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Workshop: Robotics and Mechanical Engineering for Healthcare PDF Print E-mail
Written by Nabil Simaan   
Monday, 27 December 2010 16:46

The Vanderbilt Mechanical Engineering program that supports this workshop includes several core faculty members who have been conducting research in a wide area of robotics and its applications to healthcare. The workshop is unique in a sense that it demonstrates applications of the new exciting field of healthcare robotics in a wide range of use scenarios. The workshop includes talks by experts in the field of healthcare robotics and in-lab demonstrations of research platforms. Topics to be covered include the role of Mechanical Engineering in healthcare robotics, surgical applications and design of novel mechanical architectures including parallel robots and flexible snake-like robots; ongoing research on rehabilitation including prosthetics, artificial hands and legs; and intelligent control systems that use biological input signals intelligently to determine mental state of the user, attention, and frustration.

Site:       Olin Hall, 2400 Highland Avenue, Nashville, TN 37232
Date:      Saturday November 13

 

  • 8:00 - Check-In (Buttrick Hall room 101)
  • 9:00 - Welcome remarks including one representative from Vanderbilt PTY and one representative from VU followed by introduction of speaker.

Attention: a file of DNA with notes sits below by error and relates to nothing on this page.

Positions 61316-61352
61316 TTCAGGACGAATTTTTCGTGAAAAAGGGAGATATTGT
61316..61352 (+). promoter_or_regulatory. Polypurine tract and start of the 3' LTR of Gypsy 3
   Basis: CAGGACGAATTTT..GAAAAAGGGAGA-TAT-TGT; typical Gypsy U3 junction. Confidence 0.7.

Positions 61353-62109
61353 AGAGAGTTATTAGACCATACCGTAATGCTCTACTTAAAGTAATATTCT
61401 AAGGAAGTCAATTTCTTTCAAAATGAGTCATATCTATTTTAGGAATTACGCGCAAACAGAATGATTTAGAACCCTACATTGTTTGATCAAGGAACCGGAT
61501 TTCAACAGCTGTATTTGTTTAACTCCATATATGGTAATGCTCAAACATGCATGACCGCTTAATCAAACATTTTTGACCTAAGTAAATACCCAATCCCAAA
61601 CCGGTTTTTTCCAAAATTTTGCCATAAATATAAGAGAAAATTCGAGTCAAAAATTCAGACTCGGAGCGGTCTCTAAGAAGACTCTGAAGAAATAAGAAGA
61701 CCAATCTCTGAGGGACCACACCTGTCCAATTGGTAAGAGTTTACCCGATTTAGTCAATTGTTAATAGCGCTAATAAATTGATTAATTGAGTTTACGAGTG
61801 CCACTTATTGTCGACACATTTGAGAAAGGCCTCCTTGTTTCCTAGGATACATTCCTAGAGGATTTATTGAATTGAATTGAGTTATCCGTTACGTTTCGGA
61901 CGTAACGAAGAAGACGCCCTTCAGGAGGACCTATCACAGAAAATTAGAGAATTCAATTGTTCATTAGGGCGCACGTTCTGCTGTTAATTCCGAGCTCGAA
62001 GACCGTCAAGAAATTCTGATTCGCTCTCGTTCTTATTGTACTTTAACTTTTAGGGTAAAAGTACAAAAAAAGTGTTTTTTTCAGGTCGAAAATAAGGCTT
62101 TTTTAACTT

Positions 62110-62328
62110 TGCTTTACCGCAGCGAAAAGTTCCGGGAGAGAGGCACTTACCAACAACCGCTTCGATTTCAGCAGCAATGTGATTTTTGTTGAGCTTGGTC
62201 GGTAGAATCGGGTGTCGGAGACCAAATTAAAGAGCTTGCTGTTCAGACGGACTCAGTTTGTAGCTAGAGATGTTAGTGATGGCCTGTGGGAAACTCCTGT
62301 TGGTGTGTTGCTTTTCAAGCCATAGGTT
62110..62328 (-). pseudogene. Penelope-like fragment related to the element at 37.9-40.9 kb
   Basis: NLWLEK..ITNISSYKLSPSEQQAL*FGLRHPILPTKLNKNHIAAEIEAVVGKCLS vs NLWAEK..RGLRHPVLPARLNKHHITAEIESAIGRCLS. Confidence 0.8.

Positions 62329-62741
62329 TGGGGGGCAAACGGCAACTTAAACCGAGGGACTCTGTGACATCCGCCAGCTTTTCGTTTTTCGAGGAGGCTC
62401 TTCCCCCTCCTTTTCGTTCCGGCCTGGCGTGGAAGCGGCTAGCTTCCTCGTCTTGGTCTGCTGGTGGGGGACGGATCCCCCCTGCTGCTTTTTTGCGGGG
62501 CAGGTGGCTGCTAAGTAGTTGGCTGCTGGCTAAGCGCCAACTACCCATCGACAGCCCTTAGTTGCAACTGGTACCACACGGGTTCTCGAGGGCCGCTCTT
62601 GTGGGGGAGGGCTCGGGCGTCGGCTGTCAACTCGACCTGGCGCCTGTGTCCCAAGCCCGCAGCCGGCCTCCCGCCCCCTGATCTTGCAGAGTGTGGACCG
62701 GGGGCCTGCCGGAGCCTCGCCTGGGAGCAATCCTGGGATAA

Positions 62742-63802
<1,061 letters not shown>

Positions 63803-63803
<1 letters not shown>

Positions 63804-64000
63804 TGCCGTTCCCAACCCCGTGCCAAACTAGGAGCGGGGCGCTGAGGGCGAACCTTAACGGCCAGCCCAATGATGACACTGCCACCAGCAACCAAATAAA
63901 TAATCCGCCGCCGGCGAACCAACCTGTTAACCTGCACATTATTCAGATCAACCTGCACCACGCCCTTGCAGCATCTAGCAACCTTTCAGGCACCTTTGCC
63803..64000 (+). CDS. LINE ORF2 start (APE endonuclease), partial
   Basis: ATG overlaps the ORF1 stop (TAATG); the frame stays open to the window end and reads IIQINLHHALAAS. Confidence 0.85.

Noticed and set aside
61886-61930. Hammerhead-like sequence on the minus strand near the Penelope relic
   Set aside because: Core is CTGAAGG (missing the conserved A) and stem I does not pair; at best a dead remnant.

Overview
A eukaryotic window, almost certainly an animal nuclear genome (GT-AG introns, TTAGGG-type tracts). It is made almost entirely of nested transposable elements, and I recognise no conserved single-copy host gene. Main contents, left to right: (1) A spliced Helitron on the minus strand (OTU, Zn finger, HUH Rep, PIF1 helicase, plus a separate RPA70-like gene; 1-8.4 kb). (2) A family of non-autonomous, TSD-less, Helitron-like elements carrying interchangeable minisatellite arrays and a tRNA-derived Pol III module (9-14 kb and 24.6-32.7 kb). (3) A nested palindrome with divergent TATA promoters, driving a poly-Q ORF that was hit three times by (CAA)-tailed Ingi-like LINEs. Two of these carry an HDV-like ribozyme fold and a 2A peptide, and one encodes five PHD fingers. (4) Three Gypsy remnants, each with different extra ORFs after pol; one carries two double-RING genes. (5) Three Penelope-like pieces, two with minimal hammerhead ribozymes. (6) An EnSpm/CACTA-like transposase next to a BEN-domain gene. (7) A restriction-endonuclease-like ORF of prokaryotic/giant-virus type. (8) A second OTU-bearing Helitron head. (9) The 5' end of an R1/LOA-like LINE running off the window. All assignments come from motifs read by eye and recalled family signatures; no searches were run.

• 9:15-  Keynote presentation: "Mechanical Engineering: An engine of Innovation in Medical Applications of Healthcare Technologies”, N. Simaan:
    The talk will cover an introduction of the role of the mechanical engineering discipline in the future of healthcare robotics and robotics in general. A brief history of medical robotics and considerations supporting the use of robotics for medicine will be presented. Design considerations and proper choice of mechanical architectures will be highlighted. Examples of research projects covering the use of flexible robots, snake-like robots, parallel robots, prosthetics, and human-robot interaction will be presented.
  • 10:00- Break and dismissal to workshops
  • 10:15- Workshop Session I:  (student groups rotate (choose 1 out of 5))
  • 11:15-   Break
  • 11:30-    Workshop Session II: (student groups rotate (choose 1 out of 5))

Use the colored dots on your nametag to determine which sessions to attend.  The three dots correspond to the list of sessions below.  Attend these sessions in the order in which your dots appear!

    • Student group 1: Parallel Robots and Snake robots for surgery (N. Simaan, ARMA Lab)
    • Student group 2: Intelligent Virtual Reality System for Automated Inference of Biological Signals (Nilanjan Sarkar, RASL).
    • Student group 3: Assistive robots for disabled persons (Michael Goldfarb, CIM).
    • Student group 4: Haptics, Lasers, and Parallel Robots for Surgery (Robert Webster)